Wednesday, May 06, 2020

The Pandemic And The Deconstruction Of The Administrative State. Or Did Stephen Bannon Get His Way?

Eons ago, in 2017, president Trump still had his own Rasputin standing behind the throne and whispering in his ear:  Stephen Bannon.

Bannon was Trump's chief strategist and the architect of the president's ideological strategies.  Bannon may have disappeared from the Trump administration and also largely from the public view, but one of his most important goals has not: The deconstruction of the administrative state.

What did Bannon mean by that term?   The answer:

The process, he explained, began with Trump's first presidential hires.
"If you look at these Cabinet appointees, they were selected for a reason and that is the deconstruction, the way the progressive left runs, is if they can't get it passed, they're just gonna put in some sort of regulation in -- in an agency," Bannon said. "That's all gonna be deconstructed and I think that that's why this regulatory thing is so important."
So did Bannon get his way in this respect?

I think we are learning the answer while watching, in real time:  The way this administration stumbles around in its responses to the current pandemic, how it seems to be passing the proper tasks of the federal government* to individual states without apparently coordinating that change with such federal institutions as the Federal Emergency Management Agency (FEMA).

Or compare the US pandemic policies to those practiced in countries which seem to have the pandemic under better control:

While statistics show that this wave of the pandemic in the US is nowhere near peaking, our Supreme Leader wants it to be over so he has decided that it is more or less over.

He wishes to refocus on opening the economy**, whatever the resulting cost in lives lost, because he sees a booming economy as necessary for his re-election.  And that is why he earlier today told us that he will wind down the coronavirus task force, though he has now had to walk back that statement a little bit.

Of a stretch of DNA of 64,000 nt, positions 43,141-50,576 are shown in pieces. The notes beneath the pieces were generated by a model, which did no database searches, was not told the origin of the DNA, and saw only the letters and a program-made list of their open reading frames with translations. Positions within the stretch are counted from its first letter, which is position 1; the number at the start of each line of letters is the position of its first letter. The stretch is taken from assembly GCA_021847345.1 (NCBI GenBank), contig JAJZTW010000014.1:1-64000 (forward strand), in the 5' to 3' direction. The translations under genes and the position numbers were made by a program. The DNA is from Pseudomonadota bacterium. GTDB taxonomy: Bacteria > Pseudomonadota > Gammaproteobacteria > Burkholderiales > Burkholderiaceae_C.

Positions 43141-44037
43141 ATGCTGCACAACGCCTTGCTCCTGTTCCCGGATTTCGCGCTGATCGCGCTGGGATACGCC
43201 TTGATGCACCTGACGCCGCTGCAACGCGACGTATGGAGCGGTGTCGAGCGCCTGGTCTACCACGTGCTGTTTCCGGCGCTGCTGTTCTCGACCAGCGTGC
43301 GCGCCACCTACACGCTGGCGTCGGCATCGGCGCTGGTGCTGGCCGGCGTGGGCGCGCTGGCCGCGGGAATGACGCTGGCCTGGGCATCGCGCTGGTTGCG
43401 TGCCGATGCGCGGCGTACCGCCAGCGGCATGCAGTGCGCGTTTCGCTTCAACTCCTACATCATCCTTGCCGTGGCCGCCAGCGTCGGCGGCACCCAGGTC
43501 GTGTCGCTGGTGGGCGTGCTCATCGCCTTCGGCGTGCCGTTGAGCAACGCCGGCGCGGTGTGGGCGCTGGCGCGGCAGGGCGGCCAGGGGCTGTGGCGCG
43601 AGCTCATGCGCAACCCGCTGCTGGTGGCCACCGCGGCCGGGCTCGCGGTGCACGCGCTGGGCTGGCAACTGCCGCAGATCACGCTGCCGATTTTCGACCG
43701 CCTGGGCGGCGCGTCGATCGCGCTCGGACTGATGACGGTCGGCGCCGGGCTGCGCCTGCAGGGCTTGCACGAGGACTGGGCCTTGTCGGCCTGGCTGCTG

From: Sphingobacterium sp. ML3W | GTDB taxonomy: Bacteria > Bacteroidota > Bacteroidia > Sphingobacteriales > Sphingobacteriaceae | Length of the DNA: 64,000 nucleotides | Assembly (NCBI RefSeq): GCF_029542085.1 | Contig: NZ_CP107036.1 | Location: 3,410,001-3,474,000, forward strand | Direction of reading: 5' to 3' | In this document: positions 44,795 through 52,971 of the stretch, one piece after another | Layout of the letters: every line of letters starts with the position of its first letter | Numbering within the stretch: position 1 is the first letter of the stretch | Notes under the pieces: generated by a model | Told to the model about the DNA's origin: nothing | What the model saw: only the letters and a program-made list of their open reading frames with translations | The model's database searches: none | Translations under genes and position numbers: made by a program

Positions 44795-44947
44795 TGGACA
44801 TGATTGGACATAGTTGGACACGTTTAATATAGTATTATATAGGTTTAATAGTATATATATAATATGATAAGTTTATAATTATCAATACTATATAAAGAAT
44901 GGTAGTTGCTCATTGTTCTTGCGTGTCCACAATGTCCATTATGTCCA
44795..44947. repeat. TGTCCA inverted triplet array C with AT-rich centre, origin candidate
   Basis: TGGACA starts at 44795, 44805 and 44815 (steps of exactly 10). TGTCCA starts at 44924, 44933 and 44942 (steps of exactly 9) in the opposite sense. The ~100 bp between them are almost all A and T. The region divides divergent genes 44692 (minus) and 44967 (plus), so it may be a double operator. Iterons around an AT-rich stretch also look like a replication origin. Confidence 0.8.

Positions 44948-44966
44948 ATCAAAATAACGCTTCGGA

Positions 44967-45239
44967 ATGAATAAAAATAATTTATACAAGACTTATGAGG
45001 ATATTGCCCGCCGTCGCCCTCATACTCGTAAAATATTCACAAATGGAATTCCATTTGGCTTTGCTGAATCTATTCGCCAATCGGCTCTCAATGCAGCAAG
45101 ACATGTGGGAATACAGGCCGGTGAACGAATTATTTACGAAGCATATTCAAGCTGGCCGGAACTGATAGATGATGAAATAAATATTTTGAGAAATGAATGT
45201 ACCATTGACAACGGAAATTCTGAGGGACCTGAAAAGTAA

I think Bannon should be pleased with the current state of the federal administrative state, even if some of the destruction has come from the uncertainty and dizziness caused by all of us having to live inside Trump's personal and weird worldview.

*  Even the most conservative of economists would agree that the fight against a globally spreading infectious disease  is the duty of the federal government.

**  It is not wrong to focus on both the pandemic and the economy, of course.
We need to be able to produce food and to get it to consumers, for example,  and even more generally the economy cannot stay in a lock-down forever.

But Trump's plan is not the kind of careful and considered "re-opening in stages" which some other countries are pursuing once it is clear that the peak of the first Covid-19 wave has passed in that country.  It's just a general re-opening, as if the pandemic has left the USA, when it is actually just checked into the second hotel in its tour around the place.